Nominations Opens

1 June 2019

Recipient Notifications

1 September 2019

Distinguished Police Scientist Award

This annual award recognizes a member of the ANZSEBP who is an innovative law enforcement practitioner who is central to the implementation of a high quality program of work that advances Evidence Based Policing in their agency. These leaders of evidence- based policing not only help make high-quality police scholarship possible but also advance significant reforms in policing by utilizing science in their decision making.

  • Nominees must be or have been a member of a law enforcement agency, either as a sworn officer or civilian employee; and
  • Nominees must have been central to the implementation of a documented  rigorous scientific evaluation in  their affiliated agency. Such evaluations can be conducted for various interventions, policies, or practices and include a wide variety of outcomes (i.e., crime reduction, improvement in citizen satisfaction, reduction of fear, improvements in police legitimacy, etc.); and
  • Nominees must show a record of incorporating and translating evidence-based practices in their agency. These practices may include implementing strategies that have been shown to be effective in reducing and preventing crime or using practices supported by research that address fear of crime, police legitimacy, internal accountability, and other law enforcement concerns. Such a record of practice might also include greater incorporation of science and scientific processes in decision making or training.

Selection decisions are made by the ANZSEBP Management Committee.

The Award winner will receive: free registration at the annual SEBP conference, a speaking role at the SEBP conference, an award plaque, free subscription to the Journal of Experimental Criminology for one year, and a published interview about his/her accomplishments to appear in Police Science.

To nominate for this award please complete the
Distinguished Police Scientist award nomination form and submit here.

Outstanding Police Experiment Award

This award recognizes a single research project that contributes significantly to policing science. To be eligible a study must have been conducted within the last five years.

  • Nominees can be individuals or teams.
  • The study must be an impact evaluation that assesses the effectiveness of a policing intervention.
  • A policing intervention is defined as some kind of a strategy, technique, approach, activity, campaign, training,directive, or  funding/organisational change that involves police in some way (other agencies or organisations can be involved). Police involvement is broadly defined as police initiation, development or leadership where police deliver or implement the intervention or where police are recipients of the intervention. We will also consider interventions that are related, focused or targeted to police practices.
  • The project must use randomised experimental (e.g., RCTs) and quasi-experimental evaluation designs with a valid comparison group that does not receive the intervention. We will accept designs where the comparison group receives ‘business-as-usual’ policing, no intervention or an alternative intervention (treatment-treatment designs) and quasi-experiments that control the assignment of cases to treatment and control groups (regression discontinuity), match the characteristics of the treatment and control groups (matched control), statistically account for differences between the treatment and control groups (designs using multiple regression analysis), or provide a difference-in-difference analysis (parallel cohorts  with  pre-test and post-test  measures).Single group designs will not be considered. The following designs will be considered:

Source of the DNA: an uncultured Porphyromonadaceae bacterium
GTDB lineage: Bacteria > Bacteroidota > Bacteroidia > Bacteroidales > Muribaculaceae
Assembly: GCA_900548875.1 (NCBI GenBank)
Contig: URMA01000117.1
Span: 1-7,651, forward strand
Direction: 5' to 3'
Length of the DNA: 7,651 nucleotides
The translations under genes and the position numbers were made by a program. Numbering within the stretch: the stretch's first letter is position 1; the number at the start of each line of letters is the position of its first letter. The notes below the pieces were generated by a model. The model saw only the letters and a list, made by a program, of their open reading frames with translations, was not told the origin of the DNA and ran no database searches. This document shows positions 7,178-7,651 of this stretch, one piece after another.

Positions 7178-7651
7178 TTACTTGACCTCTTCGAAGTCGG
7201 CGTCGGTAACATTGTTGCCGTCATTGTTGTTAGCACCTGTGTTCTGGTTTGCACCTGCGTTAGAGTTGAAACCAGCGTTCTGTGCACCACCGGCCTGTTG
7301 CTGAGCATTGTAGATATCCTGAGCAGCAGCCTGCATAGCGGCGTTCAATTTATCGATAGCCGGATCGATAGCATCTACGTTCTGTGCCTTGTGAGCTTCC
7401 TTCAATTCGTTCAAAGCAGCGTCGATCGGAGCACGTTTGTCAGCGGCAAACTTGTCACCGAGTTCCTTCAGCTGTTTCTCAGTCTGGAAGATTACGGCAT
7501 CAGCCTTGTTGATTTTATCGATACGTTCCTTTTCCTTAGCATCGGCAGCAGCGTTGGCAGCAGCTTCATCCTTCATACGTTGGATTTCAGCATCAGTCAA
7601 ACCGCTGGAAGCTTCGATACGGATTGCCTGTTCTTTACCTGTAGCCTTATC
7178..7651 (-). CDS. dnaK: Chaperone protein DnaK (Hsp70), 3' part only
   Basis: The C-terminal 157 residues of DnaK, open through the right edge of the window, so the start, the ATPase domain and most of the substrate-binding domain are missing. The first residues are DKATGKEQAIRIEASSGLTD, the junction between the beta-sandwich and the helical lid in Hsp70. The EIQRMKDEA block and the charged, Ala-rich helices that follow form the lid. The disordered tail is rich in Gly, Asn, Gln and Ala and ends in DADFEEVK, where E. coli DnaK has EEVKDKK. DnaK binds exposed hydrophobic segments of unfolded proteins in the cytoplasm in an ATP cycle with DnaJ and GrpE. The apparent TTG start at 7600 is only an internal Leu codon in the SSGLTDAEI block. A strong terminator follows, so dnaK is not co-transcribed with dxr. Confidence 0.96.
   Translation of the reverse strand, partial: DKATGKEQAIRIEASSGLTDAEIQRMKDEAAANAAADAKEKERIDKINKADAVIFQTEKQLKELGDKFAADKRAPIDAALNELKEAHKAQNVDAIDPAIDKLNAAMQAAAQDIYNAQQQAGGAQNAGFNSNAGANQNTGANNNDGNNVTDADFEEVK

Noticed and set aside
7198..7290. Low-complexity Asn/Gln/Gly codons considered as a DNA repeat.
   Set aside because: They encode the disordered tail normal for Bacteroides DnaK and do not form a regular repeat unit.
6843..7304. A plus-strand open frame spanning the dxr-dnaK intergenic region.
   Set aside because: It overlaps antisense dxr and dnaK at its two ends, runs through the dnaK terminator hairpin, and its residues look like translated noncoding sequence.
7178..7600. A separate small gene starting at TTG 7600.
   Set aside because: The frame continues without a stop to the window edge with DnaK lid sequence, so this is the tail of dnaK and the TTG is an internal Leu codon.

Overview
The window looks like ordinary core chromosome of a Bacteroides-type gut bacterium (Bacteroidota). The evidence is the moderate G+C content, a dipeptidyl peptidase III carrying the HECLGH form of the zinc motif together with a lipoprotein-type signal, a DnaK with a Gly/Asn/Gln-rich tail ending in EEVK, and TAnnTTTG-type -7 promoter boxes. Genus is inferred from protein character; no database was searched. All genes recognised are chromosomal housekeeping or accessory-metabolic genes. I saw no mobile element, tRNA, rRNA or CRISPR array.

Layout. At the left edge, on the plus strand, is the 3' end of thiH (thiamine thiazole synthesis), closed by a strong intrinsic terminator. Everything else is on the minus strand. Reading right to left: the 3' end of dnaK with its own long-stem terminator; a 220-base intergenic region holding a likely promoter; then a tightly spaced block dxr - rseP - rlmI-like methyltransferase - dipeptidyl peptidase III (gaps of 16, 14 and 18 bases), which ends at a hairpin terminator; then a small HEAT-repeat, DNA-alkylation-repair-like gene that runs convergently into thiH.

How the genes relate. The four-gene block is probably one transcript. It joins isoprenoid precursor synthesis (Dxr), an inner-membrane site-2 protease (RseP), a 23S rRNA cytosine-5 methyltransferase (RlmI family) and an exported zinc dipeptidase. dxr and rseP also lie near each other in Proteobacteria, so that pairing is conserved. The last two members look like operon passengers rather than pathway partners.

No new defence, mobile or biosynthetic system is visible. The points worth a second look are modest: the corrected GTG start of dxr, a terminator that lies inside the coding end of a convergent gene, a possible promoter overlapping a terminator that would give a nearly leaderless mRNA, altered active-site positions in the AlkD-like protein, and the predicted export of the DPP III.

– Randomized Controlled Trials

– Meta-analyses

– Cross-over designs

– Regression discontinuity designs

– Designs using multivariate controls (e.g., multiple regression)

– Matched control group designs with or without pre-intervention baseline measures (propensity or statistically matched)

– Unmatched control group designs with pre-post intervention measures which allow for difference-in-difference analysis

– Short interrupted time-series designs with control group (less than 25 pre- and 25 post-intervention observations)

– Long interrupted time-series designs with or without a control group (≥25 pre- and post-intervention observations)

– Unmatched  control  group  designs  without  pre-intervention measures where the control group has face validity

– Raw unadjusted correlational designs where the variation in the level of the intervention is compared to the variation in the level of the outcome

– Treatment-treatment designs

Selection decisions are made by the SEBP Executive Committee.

The Award winner (or winning team) will receive: free registration at the annual SEBP conference, a speaking role at the SEBP conference, an award plaque, free subscription to the Journal of Experimental Criminology for one year, an invitation to publish the project results in Police Science.

To nominate for this award please complete the

Outstanding Police Experiment award nomination form and submit here.